My call list isn't that big. My partners have been partners for years, and I really like to depend on them. I probably have 10 people that I typically ski with, who I know their strengths and I know their mountain sense, which as you can tell from the lines we ski is pretty important. The other thing is, it's such a personal goal that I don't want to drag people into my craziness, so quite often I'll go out alone, and that makes it easy for me to really get after it.
How often do you ski big faces alone?
When it's good, it's good!
More broadly, you've carved this niche that a lot of skiers would love to do: generate their own Web content and garner interest from sponsors through that. Did you set out to do that, or did it just evolve on its own?
I've always dreamed of having more support from sponsors, but the blog and the videos, yeah, it just kind of morphed into this. And having the videos kind of makes it less selfish because I hear from people who like them. It rounds it out for me.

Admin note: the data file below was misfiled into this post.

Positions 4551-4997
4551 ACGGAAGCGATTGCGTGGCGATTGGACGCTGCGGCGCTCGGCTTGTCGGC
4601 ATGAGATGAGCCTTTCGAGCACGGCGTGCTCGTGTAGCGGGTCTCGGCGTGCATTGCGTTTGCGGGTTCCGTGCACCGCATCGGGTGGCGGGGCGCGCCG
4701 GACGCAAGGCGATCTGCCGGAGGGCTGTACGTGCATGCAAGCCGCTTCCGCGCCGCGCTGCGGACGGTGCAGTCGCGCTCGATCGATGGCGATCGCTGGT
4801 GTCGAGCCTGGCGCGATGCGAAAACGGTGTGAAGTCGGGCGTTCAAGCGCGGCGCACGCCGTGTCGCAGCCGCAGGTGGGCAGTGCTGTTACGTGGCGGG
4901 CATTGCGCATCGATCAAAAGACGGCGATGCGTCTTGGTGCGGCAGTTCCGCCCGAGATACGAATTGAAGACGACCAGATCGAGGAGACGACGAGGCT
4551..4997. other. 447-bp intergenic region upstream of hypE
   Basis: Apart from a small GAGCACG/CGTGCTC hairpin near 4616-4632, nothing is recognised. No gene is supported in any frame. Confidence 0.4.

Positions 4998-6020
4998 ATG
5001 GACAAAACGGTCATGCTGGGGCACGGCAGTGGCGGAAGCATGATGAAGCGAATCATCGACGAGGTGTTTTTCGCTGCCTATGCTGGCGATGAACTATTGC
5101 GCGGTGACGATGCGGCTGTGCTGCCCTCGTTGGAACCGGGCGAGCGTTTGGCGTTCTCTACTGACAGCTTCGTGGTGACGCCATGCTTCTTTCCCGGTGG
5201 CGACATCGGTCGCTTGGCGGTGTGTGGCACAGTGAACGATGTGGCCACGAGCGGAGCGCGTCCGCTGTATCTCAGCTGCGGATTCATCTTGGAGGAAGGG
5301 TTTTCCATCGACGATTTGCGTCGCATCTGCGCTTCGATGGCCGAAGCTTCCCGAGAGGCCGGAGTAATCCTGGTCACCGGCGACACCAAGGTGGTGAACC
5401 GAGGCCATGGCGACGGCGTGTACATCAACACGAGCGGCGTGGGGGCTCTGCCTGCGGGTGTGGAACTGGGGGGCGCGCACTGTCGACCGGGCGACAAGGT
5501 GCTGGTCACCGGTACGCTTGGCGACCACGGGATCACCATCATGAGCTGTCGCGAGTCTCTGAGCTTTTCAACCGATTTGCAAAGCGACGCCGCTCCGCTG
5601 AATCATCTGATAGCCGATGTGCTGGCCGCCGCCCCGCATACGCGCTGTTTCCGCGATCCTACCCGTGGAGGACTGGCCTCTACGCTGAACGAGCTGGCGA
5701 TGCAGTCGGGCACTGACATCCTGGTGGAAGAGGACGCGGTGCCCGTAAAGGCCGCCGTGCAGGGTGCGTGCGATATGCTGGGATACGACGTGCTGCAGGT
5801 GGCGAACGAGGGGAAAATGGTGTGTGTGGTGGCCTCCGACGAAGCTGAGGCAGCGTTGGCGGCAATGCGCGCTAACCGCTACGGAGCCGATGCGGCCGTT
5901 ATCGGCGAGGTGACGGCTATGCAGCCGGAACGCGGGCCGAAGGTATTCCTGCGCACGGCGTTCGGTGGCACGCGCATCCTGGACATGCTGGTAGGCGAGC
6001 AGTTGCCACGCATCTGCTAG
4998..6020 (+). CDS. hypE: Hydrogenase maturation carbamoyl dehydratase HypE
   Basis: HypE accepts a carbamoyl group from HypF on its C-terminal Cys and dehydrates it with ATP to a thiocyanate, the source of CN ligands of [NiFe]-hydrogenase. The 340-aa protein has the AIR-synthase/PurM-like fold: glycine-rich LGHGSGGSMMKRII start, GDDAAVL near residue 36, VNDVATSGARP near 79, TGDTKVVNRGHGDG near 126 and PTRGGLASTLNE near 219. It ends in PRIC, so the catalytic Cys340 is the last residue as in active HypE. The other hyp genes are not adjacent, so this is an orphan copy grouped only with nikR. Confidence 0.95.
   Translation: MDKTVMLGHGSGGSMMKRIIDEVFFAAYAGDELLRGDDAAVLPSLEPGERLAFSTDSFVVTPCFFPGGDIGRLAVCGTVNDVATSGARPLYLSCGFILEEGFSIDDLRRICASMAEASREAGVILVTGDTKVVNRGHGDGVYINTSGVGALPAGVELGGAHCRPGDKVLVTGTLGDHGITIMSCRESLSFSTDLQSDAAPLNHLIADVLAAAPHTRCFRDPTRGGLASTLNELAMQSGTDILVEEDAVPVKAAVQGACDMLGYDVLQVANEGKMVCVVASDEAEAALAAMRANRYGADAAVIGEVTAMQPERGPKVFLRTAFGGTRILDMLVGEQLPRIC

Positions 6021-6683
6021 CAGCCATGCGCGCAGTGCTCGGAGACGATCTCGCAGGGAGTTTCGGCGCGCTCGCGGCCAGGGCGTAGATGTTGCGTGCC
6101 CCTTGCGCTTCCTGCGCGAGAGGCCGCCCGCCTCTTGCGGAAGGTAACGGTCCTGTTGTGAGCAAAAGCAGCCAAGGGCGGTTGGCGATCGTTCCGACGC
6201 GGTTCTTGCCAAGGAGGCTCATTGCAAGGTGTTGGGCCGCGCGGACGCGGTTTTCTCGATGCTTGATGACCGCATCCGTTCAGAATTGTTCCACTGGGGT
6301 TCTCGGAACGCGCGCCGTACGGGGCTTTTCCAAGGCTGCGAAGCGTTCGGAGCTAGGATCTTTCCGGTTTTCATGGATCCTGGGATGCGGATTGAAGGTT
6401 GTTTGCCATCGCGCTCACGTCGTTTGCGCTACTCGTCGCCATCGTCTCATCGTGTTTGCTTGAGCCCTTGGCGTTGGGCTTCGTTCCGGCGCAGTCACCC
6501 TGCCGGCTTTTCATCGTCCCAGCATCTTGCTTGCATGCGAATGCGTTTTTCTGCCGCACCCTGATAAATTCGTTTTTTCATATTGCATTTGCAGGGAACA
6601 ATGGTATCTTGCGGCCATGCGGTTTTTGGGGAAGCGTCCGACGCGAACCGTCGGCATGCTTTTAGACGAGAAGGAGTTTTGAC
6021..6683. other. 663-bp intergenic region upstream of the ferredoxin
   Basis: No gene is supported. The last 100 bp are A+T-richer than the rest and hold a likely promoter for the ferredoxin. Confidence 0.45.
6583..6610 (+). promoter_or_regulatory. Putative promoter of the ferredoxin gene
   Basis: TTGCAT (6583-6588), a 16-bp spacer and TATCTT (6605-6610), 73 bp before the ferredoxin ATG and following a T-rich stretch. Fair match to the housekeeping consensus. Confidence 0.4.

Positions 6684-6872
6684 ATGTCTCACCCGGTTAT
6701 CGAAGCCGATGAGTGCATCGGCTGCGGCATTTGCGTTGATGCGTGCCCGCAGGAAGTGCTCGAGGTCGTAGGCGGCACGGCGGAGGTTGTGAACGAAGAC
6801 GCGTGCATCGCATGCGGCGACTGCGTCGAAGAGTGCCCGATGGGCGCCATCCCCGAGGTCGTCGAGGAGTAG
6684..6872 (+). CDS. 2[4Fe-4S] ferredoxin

Do you shoot video every time you go out skiing?
I try to always have my camera with me, but it's tough because it's a big HD camera and it's heavy -- it weighs 5 or 6 pounds.
Do you keep track of how many first descents you have?
We have a very vague history in our area. You can't find it. But this year I've done five that I'm pretty sure are first descents.
|Hill drops into deep powder on Mount Sifton.|
Who were your inspirations growing up?